Taking AfDB’s development impact to scale in fragile situations
It is widely recognized that Africa is the continent most affected by issues of fragility that threaten to slow and even reverse development prospects of countries and entire regions. Prospects for achieving the Sustainable Development Goals in Africa seem limited, if we don’t address fragility.
At the African Development Bank Group (AfDB), we have come to recognize that issues of fragility vary across countries, and the costs are not limited to individual countries, but are borne by entire regions. Continuing patterns of exclusion and poverty, unemployment, high migration and refugee flows, rapid urbanization, climate change and poor management of natural resources, all present a risk to overwhelm the capacities of African states.
Against this background, and building on our long-standing experience of working in fragile contexts, the AfDB has been among the first major international development institutions to abandon the practice of using a list of fragile “states” and approach fragility as a “risk” to the development process to which no country is immune. This risk needs to be analysed and mitigated. Under our new Strategy for Addressing Fragility and Building Resilience in Africa (2014-2019), we refer to this process as the application of a “fragility-lens” to our engagement.
In recent years, we have witnessed many cases of political instability that resulted in the advent of transitory governments. This poses challenges to our traditional business model to which we need to adapt, making better use of our country presence and partnerships. We recognize the importance of the private sector in promoting economic growth and generating much-needed jobs in these moments. However, engaging with the private sector in such environments calls for better risk mitigation mechanisms and appropriate instruments.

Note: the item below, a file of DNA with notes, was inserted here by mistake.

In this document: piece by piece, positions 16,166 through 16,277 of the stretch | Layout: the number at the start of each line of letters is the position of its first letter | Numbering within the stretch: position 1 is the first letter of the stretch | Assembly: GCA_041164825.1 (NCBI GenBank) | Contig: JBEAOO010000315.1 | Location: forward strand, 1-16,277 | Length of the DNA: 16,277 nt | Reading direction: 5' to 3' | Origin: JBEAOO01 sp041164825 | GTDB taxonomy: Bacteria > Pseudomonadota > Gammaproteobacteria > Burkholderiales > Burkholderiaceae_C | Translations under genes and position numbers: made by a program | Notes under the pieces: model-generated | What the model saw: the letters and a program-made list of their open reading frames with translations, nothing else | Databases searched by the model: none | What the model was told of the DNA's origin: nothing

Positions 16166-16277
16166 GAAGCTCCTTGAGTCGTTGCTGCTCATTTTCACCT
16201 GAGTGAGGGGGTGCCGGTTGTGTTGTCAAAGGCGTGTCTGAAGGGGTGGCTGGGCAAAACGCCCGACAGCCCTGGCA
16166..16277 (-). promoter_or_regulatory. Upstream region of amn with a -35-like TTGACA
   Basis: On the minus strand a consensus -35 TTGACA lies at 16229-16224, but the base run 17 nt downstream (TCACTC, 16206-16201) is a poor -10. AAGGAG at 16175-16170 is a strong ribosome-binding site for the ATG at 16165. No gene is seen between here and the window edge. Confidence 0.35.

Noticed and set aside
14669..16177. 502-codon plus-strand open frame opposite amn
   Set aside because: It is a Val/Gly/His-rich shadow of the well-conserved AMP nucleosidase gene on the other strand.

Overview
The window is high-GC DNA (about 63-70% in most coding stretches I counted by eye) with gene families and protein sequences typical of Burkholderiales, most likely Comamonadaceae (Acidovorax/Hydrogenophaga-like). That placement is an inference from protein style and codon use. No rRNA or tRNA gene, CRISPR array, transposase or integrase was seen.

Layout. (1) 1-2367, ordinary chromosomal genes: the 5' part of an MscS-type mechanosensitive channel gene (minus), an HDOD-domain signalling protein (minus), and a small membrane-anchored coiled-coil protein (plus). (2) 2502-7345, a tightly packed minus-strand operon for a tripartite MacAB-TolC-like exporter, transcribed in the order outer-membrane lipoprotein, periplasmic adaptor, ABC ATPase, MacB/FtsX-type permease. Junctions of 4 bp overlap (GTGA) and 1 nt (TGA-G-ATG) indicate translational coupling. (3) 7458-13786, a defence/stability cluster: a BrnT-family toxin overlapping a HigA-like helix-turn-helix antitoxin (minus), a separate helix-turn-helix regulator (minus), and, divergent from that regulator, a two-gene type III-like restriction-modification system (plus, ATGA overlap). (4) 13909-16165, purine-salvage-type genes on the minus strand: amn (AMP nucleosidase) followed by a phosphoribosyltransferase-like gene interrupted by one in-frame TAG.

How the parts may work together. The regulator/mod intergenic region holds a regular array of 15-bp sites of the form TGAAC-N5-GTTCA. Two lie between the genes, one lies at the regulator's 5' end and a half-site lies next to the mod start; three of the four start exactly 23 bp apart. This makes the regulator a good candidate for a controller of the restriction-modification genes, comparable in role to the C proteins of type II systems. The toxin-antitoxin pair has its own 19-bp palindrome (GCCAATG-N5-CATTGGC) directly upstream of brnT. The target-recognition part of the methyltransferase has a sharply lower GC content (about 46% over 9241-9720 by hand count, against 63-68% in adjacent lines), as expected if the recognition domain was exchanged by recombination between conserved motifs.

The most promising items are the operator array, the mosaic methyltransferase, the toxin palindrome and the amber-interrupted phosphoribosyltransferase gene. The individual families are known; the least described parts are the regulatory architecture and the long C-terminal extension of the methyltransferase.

We know that engaging in fragile situations that are often marked by the presence or a legacy of violent conflict, is particularly challenging and complex for a development partner. It is risky and there is no “silver bullet”, as each situation is different. It demands greater flexibility, increased responsiveness, deeper understanding and tailored instruments to make a difference.
The Bank has been called to play a leading role around issues of fragility in Africa and also think “outside the box” to find solutions. This study analyses constraints and opportunities in the Bank’s business model to deliver in fragile situations.
The report, Taking AfDB’s development impact to scale in fragile situations, identifies seven dimensions that have the potential to significantly strengthen the footprint of the AfDB in these settings:
(i) strengthen response during re-engagement and country turnarounds;
(ii) design country strategies, programs and projects that enable scaling-up;
(iii) strengthen financial instruments for scaling-up;
(iv) enhance the effectiveness of field offices;
(v) strengthen partnerships with the international community;
(vi) deploy the full range of instruments to partner with the private sector;
(vii) strengthen risk management.
We believe that the analysis contained in this report is of relevance not only to the AfDB, but also to other development partners, as we jointly strive to enhance our effectiveness in fragile situations.